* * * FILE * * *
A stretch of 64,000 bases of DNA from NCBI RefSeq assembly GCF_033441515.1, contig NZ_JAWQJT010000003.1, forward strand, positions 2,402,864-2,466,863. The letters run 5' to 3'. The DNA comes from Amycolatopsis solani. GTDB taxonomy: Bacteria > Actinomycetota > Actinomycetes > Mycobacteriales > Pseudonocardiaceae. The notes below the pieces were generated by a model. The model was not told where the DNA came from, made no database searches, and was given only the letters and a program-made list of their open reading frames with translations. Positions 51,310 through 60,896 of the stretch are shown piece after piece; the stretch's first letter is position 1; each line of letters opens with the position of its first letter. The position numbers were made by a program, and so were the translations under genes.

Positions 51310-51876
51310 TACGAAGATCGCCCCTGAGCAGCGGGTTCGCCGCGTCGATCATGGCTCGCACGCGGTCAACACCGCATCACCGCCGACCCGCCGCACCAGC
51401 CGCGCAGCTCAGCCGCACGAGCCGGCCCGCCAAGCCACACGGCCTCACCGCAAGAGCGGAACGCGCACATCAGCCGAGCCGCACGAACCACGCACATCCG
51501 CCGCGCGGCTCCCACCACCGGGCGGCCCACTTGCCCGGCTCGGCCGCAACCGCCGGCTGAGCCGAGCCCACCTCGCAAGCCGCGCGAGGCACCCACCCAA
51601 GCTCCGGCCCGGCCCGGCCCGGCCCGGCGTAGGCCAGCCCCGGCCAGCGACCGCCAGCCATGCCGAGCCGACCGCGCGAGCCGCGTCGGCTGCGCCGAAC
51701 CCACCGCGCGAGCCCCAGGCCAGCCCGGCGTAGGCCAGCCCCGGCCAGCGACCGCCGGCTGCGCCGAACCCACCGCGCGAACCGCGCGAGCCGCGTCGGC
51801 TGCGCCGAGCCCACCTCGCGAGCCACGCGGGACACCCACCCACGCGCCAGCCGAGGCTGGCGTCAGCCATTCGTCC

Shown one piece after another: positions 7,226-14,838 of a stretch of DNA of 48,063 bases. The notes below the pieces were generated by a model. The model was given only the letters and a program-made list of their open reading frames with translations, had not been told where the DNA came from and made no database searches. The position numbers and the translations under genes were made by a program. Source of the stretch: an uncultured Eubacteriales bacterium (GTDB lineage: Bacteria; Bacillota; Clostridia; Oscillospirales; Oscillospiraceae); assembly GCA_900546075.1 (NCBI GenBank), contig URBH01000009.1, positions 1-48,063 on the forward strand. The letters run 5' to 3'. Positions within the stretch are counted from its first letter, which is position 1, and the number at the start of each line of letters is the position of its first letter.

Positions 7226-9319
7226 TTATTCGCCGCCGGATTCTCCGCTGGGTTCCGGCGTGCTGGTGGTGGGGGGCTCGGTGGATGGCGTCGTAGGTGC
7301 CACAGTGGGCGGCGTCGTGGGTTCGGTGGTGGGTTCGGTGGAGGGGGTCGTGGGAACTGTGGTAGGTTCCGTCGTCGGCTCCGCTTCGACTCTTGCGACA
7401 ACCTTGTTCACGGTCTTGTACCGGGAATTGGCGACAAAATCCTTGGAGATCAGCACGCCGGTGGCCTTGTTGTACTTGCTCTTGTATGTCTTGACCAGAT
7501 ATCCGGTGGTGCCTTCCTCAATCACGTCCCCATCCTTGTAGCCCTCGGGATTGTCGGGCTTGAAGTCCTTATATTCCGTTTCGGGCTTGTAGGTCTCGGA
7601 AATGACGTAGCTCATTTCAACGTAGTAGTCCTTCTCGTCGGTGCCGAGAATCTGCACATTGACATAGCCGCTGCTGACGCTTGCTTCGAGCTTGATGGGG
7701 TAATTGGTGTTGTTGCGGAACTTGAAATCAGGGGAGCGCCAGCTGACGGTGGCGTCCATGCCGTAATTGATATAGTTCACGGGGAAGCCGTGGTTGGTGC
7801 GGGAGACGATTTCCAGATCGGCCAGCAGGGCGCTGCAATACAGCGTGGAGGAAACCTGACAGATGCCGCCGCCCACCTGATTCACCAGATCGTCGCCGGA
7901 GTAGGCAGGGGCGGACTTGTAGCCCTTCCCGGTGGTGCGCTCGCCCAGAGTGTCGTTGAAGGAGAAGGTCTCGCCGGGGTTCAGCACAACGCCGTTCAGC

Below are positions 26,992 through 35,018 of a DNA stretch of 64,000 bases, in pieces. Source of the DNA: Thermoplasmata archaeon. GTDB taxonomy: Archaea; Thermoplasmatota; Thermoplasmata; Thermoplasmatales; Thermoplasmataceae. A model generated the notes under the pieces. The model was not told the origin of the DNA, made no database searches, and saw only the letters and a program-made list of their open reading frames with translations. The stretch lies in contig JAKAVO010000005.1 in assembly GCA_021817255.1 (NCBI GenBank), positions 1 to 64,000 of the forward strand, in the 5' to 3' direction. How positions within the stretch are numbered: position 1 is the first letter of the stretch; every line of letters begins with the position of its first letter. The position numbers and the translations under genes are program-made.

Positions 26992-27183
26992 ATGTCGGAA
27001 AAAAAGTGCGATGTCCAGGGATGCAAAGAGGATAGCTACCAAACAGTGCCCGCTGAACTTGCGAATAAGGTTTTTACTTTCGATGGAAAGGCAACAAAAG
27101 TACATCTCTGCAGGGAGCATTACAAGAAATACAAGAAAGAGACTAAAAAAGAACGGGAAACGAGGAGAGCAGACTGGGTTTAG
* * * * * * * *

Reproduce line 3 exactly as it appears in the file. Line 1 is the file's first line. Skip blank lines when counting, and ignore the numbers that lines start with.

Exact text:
51310 TACGAAGATCGCCCCTGAGCAGCGGGTTCGCCGCGTCGATCATGGCTCGCACGCGGTCAACACCGCATCACCGCCGACCCGCCGCACCAGC